Sawlog costs have fallen
faster than lumber prices in Russia the past two years resulting in higher
profitability for the sawmilling sector
The sharp depreciation of
the Russian Rouble has resulted in substantially lower sawlog costs for the
sawmilling industry in Eastern Russia during 2015 and 2016, reports the Wood
Resource Quarterly. Lumber prices in Russia have also declined the past few
years, but not at the same rate as prices for sawlogs, and as a result sawmills
in Siberia have become some of the most profitable sawmills in the world.
Global Timber and Wood Products Market Update
- a news brief from
Wood Resources International LLC
Sawlog costs have
fallen faster than lumber prices in Russia the past two years resulting in
higher profitability for the sawmilling sector, according to the Wood Resource
Softwood lumber production in Russia was practically unchanged from 2014 to
2015, according to official statistics. Domestic consumption fell by almost ten
percent, while export volumes were up from 21.7 million m3 in 2014 to 23.1
million m3 in 2015. The export shipments have continued to go up this year with
volumes during the first six months reaching 12% higher than during the same
period in 2015. By far, the biggest increases in exports have been to China,
Japan and South Korea.
Higher production levels at the sawmills in Siberia and the Russian Far East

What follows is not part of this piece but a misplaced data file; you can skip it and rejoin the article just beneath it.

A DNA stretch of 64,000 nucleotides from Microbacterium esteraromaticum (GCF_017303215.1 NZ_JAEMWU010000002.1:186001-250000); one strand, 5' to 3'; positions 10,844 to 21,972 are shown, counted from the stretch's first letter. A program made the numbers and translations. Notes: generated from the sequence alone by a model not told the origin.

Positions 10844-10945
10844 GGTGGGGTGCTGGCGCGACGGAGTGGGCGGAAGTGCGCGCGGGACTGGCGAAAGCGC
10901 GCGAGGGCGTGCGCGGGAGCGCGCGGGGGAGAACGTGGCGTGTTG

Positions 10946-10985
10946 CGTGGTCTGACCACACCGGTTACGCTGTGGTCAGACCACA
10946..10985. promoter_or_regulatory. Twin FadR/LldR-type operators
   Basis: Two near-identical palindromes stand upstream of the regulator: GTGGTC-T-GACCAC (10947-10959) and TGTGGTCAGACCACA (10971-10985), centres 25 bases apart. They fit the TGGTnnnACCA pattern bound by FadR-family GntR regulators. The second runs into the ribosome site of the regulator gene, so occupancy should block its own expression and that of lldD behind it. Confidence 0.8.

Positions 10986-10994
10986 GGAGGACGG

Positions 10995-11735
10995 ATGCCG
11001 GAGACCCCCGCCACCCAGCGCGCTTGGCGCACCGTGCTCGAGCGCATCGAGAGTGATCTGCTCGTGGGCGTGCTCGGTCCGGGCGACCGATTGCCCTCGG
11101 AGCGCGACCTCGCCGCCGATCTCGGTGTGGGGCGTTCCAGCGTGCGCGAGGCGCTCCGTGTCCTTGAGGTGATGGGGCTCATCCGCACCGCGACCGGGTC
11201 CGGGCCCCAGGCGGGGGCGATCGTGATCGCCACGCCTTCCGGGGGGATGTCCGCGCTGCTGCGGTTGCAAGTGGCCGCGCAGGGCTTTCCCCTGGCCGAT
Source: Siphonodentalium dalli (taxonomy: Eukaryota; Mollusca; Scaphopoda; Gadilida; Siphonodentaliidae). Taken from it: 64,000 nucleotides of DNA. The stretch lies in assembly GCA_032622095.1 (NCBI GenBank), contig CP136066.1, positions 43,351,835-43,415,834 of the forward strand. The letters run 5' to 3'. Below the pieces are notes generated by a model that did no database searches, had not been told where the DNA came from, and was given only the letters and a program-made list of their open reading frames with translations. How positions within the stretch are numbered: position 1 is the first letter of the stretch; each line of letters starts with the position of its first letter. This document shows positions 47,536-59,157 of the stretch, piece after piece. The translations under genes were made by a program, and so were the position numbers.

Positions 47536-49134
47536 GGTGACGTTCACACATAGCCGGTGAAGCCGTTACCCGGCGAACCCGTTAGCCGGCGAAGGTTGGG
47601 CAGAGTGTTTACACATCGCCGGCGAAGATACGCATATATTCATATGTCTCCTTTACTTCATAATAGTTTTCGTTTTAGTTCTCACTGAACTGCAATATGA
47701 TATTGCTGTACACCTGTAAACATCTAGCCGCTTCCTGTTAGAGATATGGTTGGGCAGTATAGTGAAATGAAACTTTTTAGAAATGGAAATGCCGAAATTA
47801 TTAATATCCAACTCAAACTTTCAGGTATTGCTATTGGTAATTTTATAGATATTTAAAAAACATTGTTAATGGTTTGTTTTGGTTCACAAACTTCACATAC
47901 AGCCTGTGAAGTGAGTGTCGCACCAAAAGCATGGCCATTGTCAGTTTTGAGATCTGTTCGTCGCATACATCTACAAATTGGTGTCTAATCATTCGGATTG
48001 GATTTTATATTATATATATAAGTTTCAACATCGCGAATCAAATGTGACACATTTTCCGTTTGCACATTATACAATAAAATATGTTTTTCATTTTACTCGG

have slowly increased sawlog prices (in Roubles) in this region over the past
two years. In the 2Q/16, average log prices were over 20% higher in Rouble
terms than in the 2Q/14, according to the Wood Resource Quarterly (WRQ).
However, since the value of the Rouble against the US dollar has plunged since
early 2014, log costs in dollar terms has fallen by almost 50% making Russian
sawmills very competitive in the global market place.
Very low production costs in Eastern Russia have resulted in major inroads for
Russian sawmills in the Chinese market at the expense of particularly Canadian
sawmills. Russian sawmills' market share in China has reached 58% in 2016, up
from 42% in 2014. It is important to note that lumber import prices to China
have fallen quite substantially the past 12 months, as reported in the most
recent issue of the WRQ (www.woodprices.com). A higher market share
does not necessarily mean higher profitability. But the good news for the
sawmills in Siberia and the Far East is that log prices have declined more (37%
by the 2Q/16), than lumber prices (down 10%) the past two years so the
profitability for many sawmills has gone up substantially.
The wood costs for larger sawmills in Eastern Russia as a percentage of the
lumber export prices, have fallen from a range of 65-80% in 2012-13 to below
50% in 2016 making this region's sawmills some of the lowest cost producing
mills in the world.
Global lumber, sawlog and
pulpwood market reporting is included in the 52-page quarterly publication Wood
Resource Quarterly (WRQ). The report, which was established in 1988 and has
subscribers in over 30 countries, tracks sawlog, pulpwood, lumber and pellet
prices, trade and market developments in most key regions around the world. To subscribe to the WRQ,
please go to www.woodprices.com
Wood Resources International LLC
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